My PhD mainly focuses on modelling and analyzing spatial patterns of proteins in fluorescent images from a single cell perspective. Furthermore, I build web-based tools for annotation and interactive model training on biomedical images.
Analysis of the Human Protein Atlas Weakly Supervised Single-Cell Classification competition.
While spatial proteomics by fluorescence imaging has quickly become an essential discovery tool for researchers, fast and scalable methods to classify and embed single-cell protein distributions in such images are lacking. Here, we present the design and analysis of the results from the competition Human Protein Atlas - Single-Cell Classification hosted on the Kaggle platform. This represents a crowd-sourced competition to develop machine learning models trained on limited annotations to label single-cell protein patterns in fluorescent images. The particular challenges of this competition include class imbalance, weak labels and multi-label classification, prompting competitors to apply a wide range of approaches in their solutions. The winning models serve as the first subcellular omics tools that can annotate single-cell locations, extract single-cell features and capture cellular dynamics.
View details for DOI 10.1038/s41592-022-01606-z
View details for PubMedID 36175767
Author Correction: Spatiotemporal dissection of the cell cycle with single-cell proteogenomics.
View details for DOI 10.1038/s41586-022-05180-4
View details for PubMedID 35931766
Spatiotemporal dissection of the cell cycle with single-cell proteogenomics.
2021; 590 (7847): 649–54
The cell cycle, over which cells grow and divide, is a fundamental process of life. Its dysregulation has devastating consequences, including cancer1-3. The cell cycle is driven by precise regulation of proteins in time and space, which creates variability between individual proliferating cells. To our knowledge, no systematic investigations of such cell-to-cell proteomic variability exist. Here we present a comprehensive, spatiotemporal map of human proteomic heterogeneity by integrating proteomics at subcellular resolution with single-cell transcriptomics and precise temporal measurements of individual cells in the cell cycle. We show that around one-fifth of the human proteome displays cell-to-cell variability, identify hundreds of proteins with previously unknown associations with mitosis and the cell cycle, and provide evidence that several of these proteins have oncogenic functions. Our results show that cell cycle progression explains less than half of all cell-to-cell variability, and that most cycling proteins are regulated post-translationally, rather than by transcriptomic cycling. These proteins are disproportionately phosphorylated by kinases that regulate cell fate, whereas non-cycling proteins that vary between cells are more likely to be modified by kinases that regulate metabolism. This spatially resolved proteomic map of the cell cycle is integrated into the Human Protein Atlas and will serve as a resource for accelerating molecular studies of the human cell cycle and cell proliferation.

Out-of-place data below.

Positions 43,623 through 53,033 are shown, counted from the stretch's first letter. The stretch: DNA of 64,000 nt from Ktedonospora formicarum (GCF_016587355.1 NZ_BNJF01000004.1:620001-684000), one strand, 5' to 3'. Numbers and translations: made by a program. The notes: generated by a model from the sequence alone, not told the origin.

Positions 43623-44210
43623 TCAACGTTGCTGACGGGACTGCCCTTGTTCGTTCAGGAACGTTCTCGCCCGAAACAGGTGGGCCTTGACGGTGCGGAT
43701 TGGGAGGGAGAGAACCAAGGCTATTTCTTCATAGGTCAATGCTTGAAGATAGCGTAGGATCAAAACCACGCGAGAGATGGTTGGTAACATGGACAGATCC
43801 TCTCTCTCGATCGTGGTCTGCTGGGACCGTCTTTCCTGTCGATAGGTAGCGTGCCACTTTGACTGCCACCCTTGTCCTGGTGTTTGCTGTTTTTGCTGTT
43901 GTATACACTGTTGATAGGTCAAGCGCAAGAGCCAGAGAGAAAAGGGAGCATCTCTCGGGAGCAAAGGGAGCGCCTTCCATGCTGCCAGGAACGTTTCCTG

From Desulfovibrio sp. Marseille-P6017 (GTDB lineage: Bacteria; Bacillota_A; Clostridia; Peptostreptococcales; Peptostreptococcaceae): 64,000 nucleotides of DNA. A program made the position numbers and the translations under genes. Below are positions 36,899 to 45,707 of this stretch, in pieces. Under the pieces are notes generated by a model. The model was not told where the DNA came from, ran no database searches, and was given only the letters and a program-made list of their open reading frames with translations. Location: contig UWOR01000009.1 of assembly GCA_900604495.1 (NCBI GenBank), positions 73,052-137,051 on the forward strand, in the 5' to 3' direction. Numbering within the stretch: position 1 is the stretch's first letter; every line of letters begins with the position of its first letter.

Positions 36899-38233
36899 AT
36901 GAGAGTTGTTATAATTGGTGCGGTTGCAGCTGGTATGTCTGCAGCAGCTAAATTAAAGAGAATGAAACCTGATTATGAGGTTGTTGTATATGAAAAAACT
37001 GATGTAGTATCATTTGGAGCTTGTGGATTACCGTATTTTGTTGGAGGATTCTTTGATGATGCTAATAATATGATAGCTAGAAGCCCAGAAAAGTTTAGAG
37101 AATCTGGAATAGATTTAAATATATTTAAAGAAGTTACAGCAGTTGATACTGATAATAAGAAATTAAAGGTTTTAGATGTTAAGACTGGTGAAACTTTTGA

View details for DOI 10.1038/s41586-021-03232-9
View details for PubMedID 33627808
Individual variations in cardiovascular-disease-related protein levels are driven by genetics and gut microbiome
2018; 50 (11): 1524-+
Despite a growing body of evidence, the role of the gut microbiome in cardiovascular diseases is still unclear. Here, we present a systems-genome-wide and metagenome-wide association study on plasma concentrations of 92 cardiovascular-disease-related proteins in the population cohort LifeLines-DEEP. We identified genetic components for 73 proteins and microbial associations for 41 proteins, of which 31 were associated to both. The genetic and microbial factors identified mostly exert additive effects and collectively explain up to 76.6% of inter-individual variation (17.5% on average). Genetics contribute most to concentrations of immune-related proteins, while the gut microbiome contributes most to proteins involved in metabolism and intestinal health. We found several host-microbe interactions that impact proteins involved in epithelial function, lipid metabolism, and central nervous system function. This study provides important evidence for a joint genetic and microbial effect in cardiovascular disease and provides directions for future applications in personalized medicine.
View details for DOI 10.1038/s41588-018-0224-7
View details for Web of Science ID 000448398000008
View details for PubMedID 30250126
View details for PubMedCentralID PMC6241851